Two days before the space shuttle Challenger made its final flight, Carl McNair spoke to his brother Ron McNair on the telephone. It was mostly small talk: Super Bowl XX being played that day, William “Refrigerator” Perry, the weather.
“He said, ‘The weather is not looking good and things are icing up and I don’t think we are going to launch,’” recalled Carl McNair, who had come to Florida to watch his brother and six crew members launch into orbit.
So he headed home to Atlanta with his wife and father, expecting to return in a week to see his brother’s second spaceflight. Instead, on a cold Tuesday morning 25 years ago, he turned on the television and “there it was, taking off. I couldn’t believe it.”
Surprise turned to horror just over a minute later.
“As it got higher and higher, the solid rocket booster started to veer off, and I didn’t know how I knew. But I knew they were gone,” McNair said. “I stood there with tears streaming down my eyes, saying ‘Oh my God, oh my God’ — what so many people were saying in unison around the world.”
That moment on Jan. 28, 1986, replayed again and again by news networks, left a scar on the national psyche that haunts the country, and NASA, to this day.
The loss of seven astronauts — including New Hampshire teacher Christa McAuliffe — traumatized a nation that was fiercely proud of a program that had sent men to the moon. It also shattered the illusion that NASA was infallible — or at least close to it — as a subsequent investigation proved that the disaster could have been prevented.
A select commission led by former Secretary of State William Rogers concluded that the cause of the accident was a faulty O-ring in one of two solid-fuel rocket boosters. A breach in the O-ring allowed hot gases to escape and burn a hole in the shuttle’s 15-story external fuel tank, causing it to explode.
But there was more.
The frigid weather — it was 36 degrees at the time of the launch — caused the O-ring to shrink and give hot gases a pathway to escape. Worse, NASA managers had known about, and dismissed, partial failures of O-rings in previous launches and also ignored prelaunch warnings about the rings’ vulnerability in cold weather.
But it would take 17 years and the loss of another shuttle before NASA finally got the message. A report after the 2003 Columbia disaster noted that — Challenger notwithstanding — NASA had failed to change a culture that often rewarded ambition over safety.
Columbia was doomed when a briefcase-sized chunk of insulating foam peeled off the shuttle’s fuel tank during launch and punched a hole in the heat-resistant tiles on the leading edge of the orbiter’s left wing.
Columbia was cleared to return to Earth on the morning of Feb. 1. When searing gases generated by reentry entered the orbiter through the hole in the wing, Columbia disintegrated over Texas, killing the seven crew members.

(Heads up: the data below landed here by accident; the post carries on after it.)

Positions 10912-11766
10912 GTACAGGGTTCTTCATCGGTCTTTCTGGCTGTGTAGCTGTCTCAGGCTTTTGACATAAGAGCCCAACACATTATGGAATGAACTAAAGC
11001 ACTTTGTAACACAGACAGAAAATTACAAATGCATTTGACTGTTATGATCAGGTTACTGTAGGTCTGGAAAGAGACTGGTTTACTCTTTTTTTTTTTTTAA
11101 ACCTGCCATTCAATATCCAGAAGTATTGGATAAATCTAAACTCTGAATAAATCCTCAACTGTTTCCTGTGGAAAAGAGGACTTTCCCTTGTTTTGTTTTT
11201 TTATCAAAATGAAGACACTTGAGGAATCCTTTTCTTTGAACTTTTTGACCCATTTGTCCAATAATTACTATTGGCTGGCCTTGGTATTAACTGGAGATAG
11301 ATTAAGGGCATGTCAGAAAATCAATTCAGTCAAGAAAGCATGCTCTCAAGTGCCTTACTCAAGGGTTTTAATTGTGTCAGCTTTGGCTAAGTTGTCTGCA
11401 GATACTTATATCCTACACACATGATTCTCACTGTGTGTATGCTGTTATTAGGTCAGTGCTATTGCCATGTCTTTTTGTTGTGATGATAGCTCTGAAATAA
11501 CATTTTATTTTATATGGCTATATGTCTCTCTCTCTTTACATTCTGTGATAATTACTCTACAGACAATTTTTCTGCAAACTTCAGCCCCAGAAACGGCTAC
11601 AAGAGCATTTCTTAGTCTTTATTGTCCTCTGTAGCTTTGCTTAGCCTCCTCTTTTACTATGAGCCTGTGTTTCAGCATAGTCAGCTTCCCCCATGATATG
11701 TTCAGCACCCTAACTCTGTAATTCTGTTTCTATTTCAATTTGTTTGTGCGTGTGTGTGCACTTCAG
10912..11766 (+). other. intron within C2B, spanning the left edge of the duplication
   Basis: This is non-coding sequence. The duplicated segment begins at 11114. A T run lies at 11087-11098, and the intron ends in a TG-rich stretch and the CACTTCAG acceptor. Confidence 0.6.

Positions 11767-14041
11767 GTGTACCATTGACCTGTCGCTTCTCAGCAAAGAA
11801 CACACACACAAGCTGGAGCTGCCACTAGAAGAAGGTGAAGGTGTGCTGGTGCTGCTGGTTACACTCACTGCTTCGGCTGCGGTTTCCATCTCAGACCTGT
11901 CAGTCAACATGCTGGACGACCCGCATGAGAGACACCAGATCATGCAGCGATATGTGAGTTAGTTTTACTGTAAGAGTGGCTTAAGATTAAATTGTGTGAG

Foam had been falling off the fuel tank for years, gouging chunks out of the orbiters’ heat-resistant tiles and, once before, allowing reentry heat to almost burn a hole in a shuttle’s belly. But NASA engineers, lacking a solution that would keep the foam in place, elected to ignore the issue.
“By the eve of the Columbia accident, institutional practices that were in effect at the time of the Challenger accident — such as inadequate concern over deviations from expected performance, a silent safety program, and schedule pressure — had returned to NASA,” investigators wrote.
Diane Vaughan, a Columbia University professor who researched the agency’s culture after both Challenger and Columbia, said the loss of Columbia was especially painful to employees who had lived through Challenger. “They had felt they had truly fixed things,” she said.
Vaughan said that post-Columbia NASA has a far different approach to safety.
“Look at the recent attempts to launch Discovery and how long they’ve stood down for that,” she said. “It doesn’t mean they [NASA engineers] are doing poorly. It means they identified a flaw and are taking safety seriously.”
Discovery’s next flight, now set for Feb. 24, has been delayed since early November by cracks in five support rods in the center of the external fuel tank. Engineers have worked carefully to figure out the cause, even pulling the shuttle back from the launchpad to the Vehicle Assembly Building for X-rays and other tests.
Outside NASA, the Challenger disaster has morphed into one of those shared traumas — like the Sept. 11, 2001, attacks or President Kennedy’s assassination — that serve as touchstones across generations.
Accentuating the grief was the loss of McAuliffe, a high school teacher selected to go into space to boost interest among children, many of whom were watching that day. One of them was novelist Diana Peterfreund, then a first-grader in Clearwater, Fla. Her teacher had brought the class outside to watch the launch — visible, if remotely, even to those on the other side of the state.
“The teachers were explaining the different parts of the rocket coming off … when someone came from inside and told them that something went wrong,” she said.
Peterfreund remembers the shock of seeing her teacher cry.
“It was almost like she was teaching us how we were supposed to feel; it made it more understandable,” she said.
President Reagan tried to act as a surrogate father to the nation’s students in an address on the night of Jan. 28, 1986.
“I want to say something to the schoolchildren of America who were watching the live coverage of the shuttle’s takeoff. I know it’s hard to understand, but sometimes painful things like this happen,” Reagan said. “It’s all part of the process of exploration and discovery. It’s all part of taking a chance and expanding man’s horizon.”
Orlando Sentinel Space Editor Robert Block contributed to this report.